Wednesday, April 16, 2008

Federal Judge says enough with the stupid names

Anonymous said...
Yes. It is fake. It is satire.

April 15, 2008 8:58 PM

Thanks Anonymous.....


Federal Judge says enough with the stupid names

After Judge Cabrera's historic ruling, little Clitoria Jackson will likely undergo a name change.
(DETROIT) In a decision that's expected to send shockwaves through the African-American communityand yet, give much relief to teachers everywherea federal judge ruled today that black women no longer have independent naming rights for their children. Too many black childrenand many adultsbear names that border on not even being words, he said.
"I am simply tired of these ridiculous names black women are giving their children," said U.S. Federal Judge Ryan Cabrera before rendering his decision. "Someone had to put a stop to it."
The rule applies to all black women, but Cabrera singled out impoverished mothers.
"They are the worst perpetrators, " he said. "They put in apostrophes where none are needed. They think a 'Q' is a must. There was a time when Shaniqua and Tawanda were names you dreaded. Now, if you're a black girl, you hope you get a name as sensible as one of those."
Few stepped forward to defend black womenand black women themselves seemed relieved.
"It's so hard to keep coming up with something unique," said Uneeqqi Jenkins, 22, an African-American mother of seven who survives on public assistance. Her children are named Daryl, Q'Antity, Uhlleejsha, Cray-Ig, Fellisittee, Tay'Sh'awn and Day'Shawndra.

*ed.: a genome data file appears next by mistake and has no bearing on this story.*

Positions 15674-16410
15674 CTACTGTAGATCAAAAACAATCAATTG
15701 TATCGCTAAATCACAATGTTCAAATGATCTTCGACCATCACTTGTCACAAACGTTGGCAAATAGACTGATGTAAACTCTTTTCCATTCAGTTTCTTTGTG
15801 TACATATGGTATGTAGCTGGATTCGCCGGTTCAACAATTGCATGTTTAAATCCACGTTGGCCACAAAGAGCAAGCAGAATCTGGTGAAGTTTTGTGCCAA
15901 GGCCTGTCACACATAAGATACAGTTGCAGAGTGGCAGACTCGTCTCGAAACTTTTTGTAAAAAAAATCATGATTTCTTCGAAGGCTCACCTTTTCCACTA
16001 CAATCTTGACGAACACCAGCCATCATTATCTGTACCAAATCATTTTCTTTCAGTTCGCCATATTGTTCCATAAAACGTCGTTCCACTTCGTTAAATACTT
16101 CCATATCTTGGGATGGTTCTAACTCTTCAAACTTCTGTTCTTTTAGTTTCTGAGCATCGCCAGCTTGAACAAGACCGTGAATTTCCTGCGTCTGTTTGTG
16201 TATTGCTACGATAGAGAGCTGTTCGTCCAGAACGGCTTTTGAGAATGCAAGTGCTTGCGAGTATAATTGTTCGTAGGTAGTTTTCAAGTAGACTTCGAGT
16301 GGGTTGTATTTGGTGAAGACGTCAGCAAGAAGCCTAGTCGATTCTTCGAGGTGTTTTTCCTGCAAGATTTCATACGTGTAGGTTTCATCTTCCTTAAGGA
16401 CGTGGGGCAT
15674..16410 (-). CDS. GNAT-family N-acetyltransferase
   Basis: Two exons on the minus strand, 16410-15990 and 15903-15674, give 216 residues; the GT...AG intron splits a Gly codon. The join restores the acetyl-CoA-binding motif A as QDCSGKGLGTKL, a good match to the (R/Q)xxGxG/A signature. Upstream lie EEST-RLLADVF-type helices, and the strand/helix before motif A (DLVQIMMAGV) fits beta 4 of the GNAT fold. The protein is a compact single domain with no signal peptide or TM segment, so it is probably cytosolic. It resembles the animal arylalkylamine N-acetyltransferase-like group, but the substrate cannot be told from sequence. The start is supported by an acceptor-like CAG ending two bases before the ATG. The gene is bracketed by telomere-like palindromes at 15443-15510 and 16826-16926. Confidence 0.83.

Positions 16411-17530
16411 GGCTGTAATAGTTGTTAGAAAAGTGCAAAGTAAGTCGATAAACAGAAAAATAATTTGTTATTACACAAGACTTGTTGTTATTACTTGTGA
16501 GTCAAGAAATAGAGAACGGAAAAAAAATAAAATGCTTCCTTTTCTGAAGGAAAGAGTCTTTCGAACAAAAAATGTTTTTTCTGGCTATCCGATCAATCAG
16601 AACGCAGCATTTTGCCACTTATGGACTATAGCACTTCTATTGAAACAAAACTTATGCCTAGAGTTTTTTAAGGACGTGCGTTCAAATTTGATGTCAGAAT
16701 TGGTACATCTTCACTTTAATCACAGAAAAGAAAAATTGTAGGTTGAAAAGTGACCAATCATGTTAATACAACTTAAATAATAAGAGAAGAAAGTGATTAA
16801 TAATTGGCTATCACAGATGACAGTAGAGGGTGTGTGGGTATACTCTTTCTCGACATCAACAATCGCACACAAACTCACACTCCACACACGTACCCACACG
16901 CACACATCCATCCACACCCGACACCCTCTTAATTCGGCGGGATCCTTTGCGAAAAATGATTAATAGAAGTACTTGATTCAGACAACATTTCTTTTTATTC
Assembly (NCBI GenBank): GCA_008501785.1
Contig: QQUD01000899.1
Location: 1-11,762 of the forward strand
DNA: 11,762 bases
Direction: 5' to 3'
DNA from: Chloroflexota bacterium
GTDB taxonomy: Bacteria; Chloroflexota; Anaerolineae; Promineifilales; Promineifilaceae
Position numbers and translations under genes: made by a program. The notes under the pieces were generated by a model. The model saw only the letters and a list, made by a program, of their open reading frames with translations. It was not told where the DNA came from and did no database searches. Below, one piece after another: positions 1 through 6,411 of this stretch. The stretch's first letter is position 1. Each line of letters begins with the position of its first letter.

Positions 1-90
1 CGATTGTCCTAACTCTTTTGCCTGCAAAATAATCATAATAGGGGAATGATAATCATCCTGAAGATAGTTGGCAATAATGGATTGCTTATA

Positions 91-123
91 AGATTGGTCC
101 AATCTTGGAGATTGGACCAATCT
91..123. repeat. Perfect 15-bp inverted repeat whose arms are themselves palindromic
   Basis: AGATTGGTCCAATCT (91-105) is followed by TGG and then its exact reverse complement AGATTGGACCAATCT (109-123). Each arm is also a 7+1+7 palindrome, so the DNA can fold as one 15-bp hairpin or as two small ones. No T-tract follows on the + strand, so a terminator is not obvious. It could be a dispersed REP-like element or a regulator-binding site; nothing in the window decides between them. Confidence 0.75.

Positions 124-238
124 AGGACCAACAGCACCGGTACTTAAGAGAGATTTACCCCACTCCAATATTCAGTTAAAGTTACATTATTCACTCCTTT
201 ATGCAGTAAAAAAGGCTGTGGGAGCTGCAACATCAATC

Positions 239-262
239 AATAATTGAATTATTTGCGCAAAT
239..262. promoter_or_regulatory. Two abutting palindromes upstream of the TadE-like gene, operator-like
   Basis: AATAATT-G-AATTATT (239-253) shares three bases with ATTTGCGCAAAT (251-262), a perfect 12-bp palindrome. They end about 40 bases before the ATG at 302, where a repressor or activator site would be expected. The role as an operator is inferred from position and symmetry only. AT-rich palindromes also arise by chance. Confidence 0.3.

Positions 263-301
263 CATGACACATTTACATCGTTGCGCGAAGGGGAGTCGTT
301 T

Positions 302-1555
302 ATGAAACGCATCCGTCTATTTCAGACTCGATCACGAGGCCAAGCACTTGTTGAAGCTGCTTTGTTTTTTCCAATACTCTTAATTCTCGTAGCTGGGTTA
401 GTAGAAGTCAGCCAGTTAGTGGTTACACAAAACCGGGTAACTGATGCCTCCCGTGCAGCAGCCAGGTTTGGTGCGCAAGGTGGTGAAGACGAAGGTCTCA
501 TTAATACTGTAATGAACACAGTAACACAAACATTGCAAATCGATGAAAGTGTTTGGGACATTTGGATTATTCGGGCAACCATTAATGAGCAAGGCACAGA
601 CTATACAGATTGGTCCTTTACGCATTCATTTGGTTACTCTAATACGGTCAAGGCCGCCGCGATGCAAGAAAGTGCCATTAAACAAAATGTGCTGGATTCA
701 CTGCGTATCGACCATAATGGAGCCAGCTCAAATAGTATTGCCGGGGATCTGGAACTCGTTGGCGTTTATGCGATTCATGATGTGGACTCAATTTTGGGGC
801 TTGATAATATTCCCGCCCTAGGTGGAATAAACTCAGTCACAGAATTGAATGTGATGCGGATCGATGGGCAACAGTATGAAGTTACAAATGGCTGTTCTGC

Beginning in one week, at least three white people must agree with the name before a black mother can name her child.
"Hopefully we can see a lot more black children with sensible names like Jake and Connor," Cabrera said.
His ruling stemmed from a lawsuit brought by a 13-year-old girl whose mother created her name using Incan hieroglyphics.
"She said it would make me stand out," said the girl, whose name can't be reproduced by The Peoples News' technology. "But it's really just stupid."
The National Association of Elementary School Teachers celebrated Cabrera's decision.
"Oh my God, the first day of school you'd be standing there sweating, looking at the list of names wondering 'How do I pronounce Q'J'Q'Sha.'? " said Joyce Harmon, NAEST spokeswoman. "Is this even English?"
The practice of giving black children outlandish names began in the 1960s, when blacks were getting in touch with their African roots, said historian Corlione Vest. But even he admits it got out of hand.
"I have a niece who's six. I'm embarrassed to say I can't even pronounce her name," said Vest, a professor at Princeton University. "Whenever I want to talk to her, I just wait until she looks at me and then I wave her over."
Cabrera's ruling exempted black men because so few of them are actually involved in their children's lives.


Frank said...

Nice. Do you feel better now? Let us know the next time you'll be sucking a golf ball through a garden hose. That spectacle is like crack cocaine to us.

Frank said...
Netlore Archive: Emailed ‘news item’ claims a U.S. federal judge has ruled that due to the proliferation of ‘ridiculous names,’ poverty-stricken black women no longer have the right to christen their own children

Description: Satire
Circulating since: March 2008
Status: False
Email example contributed by Sharon P., March 14, 2008:

Fw: Federal Judge forbids Poor Black mothers from naming their children

After Judge Cabrera’s historic ruling, little Clitoria Jackson will likely undergo a name change.

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